Guerrilla Explorer’s Analysis

Fortunately, the Sun Gun never went past the theoretical stage. In fact, newspaper articles from 1945 say it would’ve taken 50 to 100 years to harness the sun’s energy in this fashion. However, Oberth disagreed, claiming it would take just 10 to 15 years. Oberth admitted the original mirror’s design might not have worked. However, he came to believe that a larger mirror would’ve done the trick.

“If the mirror were double the size mentioned, however, the irradiation would be four times as strong, and so on. The temperature on the surface irradiated by the double-sized mirror would be 200° C (392° F).” – Hermann Oberth, Man into Space (1957)

Water boils at 212 degrees Fahrenheit. So, 392 degrees would’ve been plenty hot…perhaps hot enough to change the course of the war itself.

The Sound of a Nuclear Bomb?

On March 17, 1953, the U.S. military detonated an experimental nuclear weapons test. This test, part of Operation Upshot-Knothole, was designed to calm public fears about such weapons. The raw footage of this test was recently discovered. What does a nuclear weapons test sound like?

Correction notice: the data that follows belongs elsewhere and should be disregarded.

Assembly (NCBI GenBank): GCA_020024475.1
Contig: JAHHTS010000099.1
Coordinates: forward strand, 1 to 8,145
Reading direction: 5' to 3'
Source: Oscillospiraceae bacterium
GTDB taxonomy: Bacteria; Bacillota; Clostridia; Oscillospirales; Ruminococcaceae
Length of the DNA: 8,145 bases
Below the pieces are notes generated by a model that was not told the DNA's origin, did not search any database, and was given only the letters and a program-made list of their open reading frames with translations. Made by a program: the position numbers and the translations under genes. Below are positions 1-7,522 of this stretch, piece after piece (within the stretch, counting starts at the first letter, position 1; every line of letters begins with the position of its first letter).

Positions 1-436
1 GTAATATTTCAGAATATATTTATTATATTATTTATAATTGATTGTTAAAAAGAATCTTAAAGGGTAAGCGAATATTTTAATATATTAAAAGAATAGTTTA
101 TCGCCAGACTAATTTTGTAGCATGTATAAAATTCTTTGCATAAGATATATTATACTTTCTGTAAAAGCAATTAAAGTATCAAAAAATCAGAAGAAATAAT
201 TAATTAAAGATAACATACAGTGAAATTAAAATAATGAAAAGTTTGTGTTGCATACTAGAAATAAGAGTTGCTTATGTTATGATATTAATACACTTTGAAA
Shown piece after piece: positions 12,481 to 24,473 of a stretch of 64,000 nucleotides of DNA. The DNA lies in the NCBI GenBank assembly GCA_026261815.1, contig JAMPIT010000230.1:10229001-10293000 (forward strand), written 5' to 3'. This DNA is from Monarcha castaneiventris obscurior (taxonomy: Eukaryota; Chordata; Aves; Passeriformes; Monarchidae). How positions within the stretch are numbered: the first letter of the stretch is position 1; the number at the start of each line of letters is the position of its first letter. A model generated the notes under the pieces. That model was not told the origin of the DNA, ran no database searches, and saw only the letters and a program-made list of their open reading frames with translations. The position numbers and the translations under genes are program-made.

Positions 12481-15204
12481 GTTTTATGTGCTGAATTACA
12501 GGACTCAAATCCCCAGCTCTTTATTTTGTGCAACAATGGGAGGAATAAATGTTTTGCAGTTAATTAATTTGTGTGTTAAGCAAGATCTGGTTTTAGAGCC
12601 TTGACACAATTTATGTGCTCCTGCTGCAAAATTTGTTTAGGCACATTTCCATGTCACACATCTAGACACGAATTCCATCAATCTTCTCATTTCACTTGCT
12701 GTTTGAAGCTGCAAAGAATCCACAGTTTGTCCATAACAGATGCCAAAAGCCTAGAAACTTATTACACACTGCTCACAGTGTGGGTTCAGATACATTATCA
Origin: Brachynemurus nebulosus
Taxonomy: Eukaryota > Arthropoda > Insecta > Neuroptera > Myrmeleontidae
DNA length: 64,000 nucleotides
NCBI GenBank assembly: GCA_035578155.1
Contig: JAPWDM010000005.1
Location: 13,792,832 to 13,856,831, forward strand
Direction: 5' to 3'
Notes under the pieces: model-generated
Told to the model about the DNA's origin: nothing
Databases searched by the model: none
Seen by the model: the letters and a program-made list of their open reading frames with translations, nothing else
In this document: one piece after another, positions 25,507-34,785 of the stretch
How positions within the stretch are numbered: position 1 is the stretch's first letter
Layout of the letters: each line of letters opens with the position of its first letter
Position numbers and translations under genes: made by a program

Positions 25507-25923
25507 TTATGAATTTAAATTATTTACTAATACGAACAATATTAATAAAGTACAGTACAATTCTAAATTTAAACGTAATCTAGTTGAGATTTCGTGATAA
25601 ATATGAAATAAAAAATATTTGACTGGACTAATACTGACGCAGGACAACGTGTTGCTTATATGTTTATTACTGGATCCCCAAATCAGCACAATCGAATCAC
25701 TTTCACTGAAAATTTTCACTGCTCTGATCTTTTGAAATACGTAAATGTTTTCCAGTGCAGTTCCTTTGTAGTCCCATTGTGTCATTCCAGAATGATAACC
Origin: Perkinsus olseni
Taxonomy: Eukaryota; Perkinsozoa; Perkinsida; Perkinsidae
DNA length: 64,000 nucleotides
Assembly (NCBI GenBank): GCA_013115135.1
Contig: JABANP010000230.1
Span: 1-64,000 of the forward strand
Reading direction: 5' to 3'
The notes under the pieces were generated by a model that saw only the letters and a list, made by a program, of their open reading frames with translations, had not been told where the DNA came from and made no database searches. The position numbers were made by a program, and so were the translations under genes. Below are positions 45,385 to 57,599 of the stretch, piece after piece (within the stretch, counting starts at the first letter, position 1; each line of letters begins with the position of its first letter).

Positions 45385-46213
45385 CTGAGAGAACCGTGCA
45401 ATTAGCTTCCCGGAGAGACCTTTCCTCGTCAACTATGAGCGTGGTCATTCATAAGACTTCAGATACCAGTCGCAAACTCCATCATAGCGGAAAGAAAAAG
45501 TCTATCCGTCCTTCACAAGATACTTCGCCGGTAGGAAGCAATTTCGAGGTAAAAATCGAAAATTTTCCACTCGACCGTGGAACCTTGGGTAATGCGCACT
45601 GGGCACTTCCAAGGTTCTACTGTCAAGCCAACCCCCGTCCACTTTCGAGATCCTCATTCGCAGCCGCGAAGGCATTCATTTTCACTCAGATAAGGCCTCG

What was the Operation Upshot-Knothole Nuclear Weapons Test?

Operation Upshot Knothole was a series of 11 nuclear weapons tests conducted in Nevada during 1953. The March 17, 1953 test was called Annie. It was an “open shot” test, meaning reporters were allowed to view it. The purpose was to “calm public fears about weapon testing.”A secondary purpose was to study the effect of a nuclear blast on houses, cars, and bomb shelters. Researchers concluded people inside a car with open windows could survive if they were at least ten blocks from ground zero. They also decided a basement could protect people at 3,500 feet while the home itself could remain standing at 7,500 feet (assuming no flames).

Guerrilla Explorer’s Analysis

You’ve probably seen videos of nuclear weapons tests in the past. Most of those are dubbed, probably with stock footage, so the detonation and its resulting noise occur at the same time.However, the speed of light travels at 671 million miles per hour. The speed of sound is much slower, just 768 miles per hour. Thus, we would expect to see the mushroom cloud of a nuclear explosion well before we actually hear it.